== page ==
Despite such gaps in the available literature, the topic of phytostabilization of soil covers at landfill sites will requirethe study of species that will adapt well to the climate and eco-chemical conditions of each environment. This prompted our interest in investigating the polluting actions of salts often found in landfill soils. In effect, these soils are adequate substrates for the transfer of oligonutrients to plants with possible toxic effects. As a consequence of crop irrigation mainly, soil salinization is a growing problem worldwide. There is therefore a need to improve current understanding of the impacts of salts other than sodium chloride on the plants these soils sustain.

This study was designed to identify the ions produced by surface leachates in the discharge zones of solid waste landfills that cause soil salinization and to determine the effects of different Zn and Cl salts on both grassland and cultivated plant species.

2. Materials y Methods

2.1. Landfill sites and sampling

The sites sampled for this study were 15 sealed solid waste landfills, which have been the target of ongoing work by our research group (Pastor and Hernández, 2010). The landfills overlie substrates representative of the central zone of mainland Spain, and their soils show an acidity-alkalinity gradient. These substrates are granite in 3 of the sites, arkoses in a further 3, limestone in 8 and gypsum in the remaining site. Despite their different locations, the landfills have in common that they were exploited during the second half of the 20th century in an uncontrolled manner. Waste materials (mostly mixed industrial/urban) were dumped without any form of pretreatment and the land receiving this waste had in place no impermeabilization or leachate collection system. In the 1980's and 1990's these landfills were gradually sealed. However, sealing consisted solely of applying a layer no more than 50 cm-thick of debris and soil from the surrounding area. No further restoration measures were adopted.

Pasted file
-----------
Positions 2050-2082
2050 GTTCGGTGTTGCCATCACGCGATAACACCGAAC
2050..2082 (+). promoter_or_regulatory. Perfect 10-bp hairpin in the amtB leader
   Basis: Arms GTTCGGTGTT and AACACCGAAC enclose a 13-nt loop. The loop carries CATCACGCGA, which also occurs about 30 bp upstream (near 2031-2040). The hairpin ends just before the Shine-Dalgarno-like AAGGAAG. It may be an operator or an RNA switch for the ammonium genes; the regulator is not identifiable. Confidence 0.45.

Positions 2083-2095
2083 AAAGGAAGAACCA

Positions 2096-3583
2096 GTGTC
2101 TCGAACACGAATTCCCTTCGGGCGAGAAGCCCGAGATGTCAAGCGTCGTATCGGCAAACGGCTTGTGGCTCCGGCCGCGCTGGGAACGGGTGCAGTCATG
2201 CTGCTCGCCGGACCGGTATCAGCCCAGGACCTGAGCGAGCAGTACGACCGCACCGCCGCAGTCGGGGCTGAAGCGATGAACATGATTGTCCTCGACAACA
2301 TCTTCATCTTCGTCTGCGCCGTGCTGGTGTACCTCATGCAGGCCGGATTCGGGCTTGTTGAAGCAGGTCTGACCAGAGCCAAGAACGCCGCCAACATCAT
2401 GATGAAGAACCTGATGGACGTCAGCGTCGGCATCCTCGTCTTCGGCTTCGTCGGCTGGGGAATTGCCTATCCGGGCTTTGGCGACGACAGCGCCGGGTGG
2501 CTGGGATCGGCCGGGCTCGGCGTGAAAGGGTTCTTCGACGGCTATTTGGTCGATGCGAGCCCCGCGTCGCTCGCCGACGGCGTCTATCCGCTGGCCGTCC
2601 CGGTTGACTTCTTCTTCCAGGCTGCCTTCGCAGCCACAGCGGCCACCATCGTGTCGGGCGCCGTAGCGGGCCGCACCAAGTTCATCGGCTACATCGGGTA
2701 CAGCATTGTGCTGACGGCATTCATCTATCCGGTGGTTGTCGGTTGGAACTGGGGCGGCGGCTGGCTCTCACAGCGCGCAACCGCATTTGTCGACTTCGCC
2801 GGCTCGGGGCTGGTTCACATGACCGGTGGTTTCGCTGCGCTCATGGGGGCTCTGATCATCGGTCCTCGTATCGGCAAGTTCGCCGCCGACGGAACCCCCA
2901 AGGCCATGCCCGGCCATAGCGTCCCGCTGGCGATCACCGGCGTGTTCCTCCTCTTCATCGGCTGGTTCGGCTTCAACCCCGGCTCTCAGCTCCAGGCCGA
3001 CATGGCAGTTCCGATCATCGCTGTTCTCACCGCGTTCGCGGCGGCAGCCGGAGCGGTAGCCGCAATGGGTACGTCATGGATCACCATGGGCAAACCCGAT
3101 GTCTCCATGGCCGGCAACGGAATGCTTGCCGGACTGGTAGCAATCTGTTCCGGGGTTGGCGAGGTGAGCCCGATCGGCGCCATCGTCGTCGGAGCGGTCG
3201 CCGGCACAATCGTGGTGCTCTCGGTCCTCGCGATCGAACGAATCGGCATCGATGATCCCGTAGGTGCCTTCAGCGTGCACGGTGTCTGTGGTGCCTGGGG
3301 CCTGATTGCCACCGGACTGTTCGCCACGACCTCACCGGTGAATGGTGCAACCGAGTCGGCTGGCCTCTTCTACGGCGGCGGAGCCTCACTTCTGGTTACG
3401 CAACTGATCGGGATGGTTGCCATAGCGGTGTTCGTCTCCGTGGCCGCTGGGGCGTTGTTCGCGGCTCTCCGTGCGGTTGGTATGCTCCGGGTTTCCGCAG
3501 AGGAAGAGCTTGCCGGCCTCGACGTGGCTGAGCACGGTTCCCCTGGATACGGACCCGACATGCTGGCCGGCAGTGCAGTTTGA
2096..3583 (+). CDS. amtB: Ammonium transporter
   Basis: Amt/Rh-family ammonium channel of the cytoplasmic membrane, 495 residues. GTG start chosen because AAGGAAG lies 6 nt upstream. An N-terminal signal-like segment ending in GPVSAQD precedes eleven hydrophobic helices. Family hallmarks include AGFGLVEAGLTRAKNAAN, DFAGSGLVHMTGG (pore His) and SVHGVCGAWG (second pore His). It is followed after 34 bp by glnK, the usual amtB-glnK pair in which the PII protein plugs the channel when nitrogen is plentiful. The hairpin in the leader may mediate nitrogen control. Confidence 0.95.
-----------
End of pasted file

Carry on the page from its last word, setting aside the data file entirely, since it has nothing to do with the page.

Most of the landfills have steep slopes (usually more than 50%), flat areas at the top and leachate discharge areas which usually coincide with rivers, streams or even wetlands. After their capping, the landfill sites have been used for cereal cultivation, as grazing land, as hunting grounds or even reused for further uncontrolled waste disposal.

For the present study, sampling areas were randomly selected from the landfills' lower slopes. These zones receive surface runoff and are those mostly grazed by sheep and rabbits. The number of soil samples obtained from each landfill was proportional to its size. Factors affecting vegetation such as orientation and slope gradient were also taken into account.

Given the large presence at the sites of Gramineae (Pastor and Hernández, 2008), specimens of 3 species of this family were taken from the same collection sites as the soils to examine their element composition. These data were compared with prior data obtained in the same species growing in grasslands of the same region that lacked landfills (Pastor et al., 2012).

2.2. Greenhouse bioassays

As described in prior work (Pastor et al., 2014), chloride is the anion that has been mostly related to soil salinity. This anion is not a plant's basic nutrient as are nitrates, nitrites and phosphates. For this reason we chose chloride to study its possible effects on plants. Zinc was selected as the main metal detected in many landfill soil samples (Pastor et al., 2014). Zinc chloride is a soluble salt that may be easily incorporated into soil to provide different concentrations of the metal.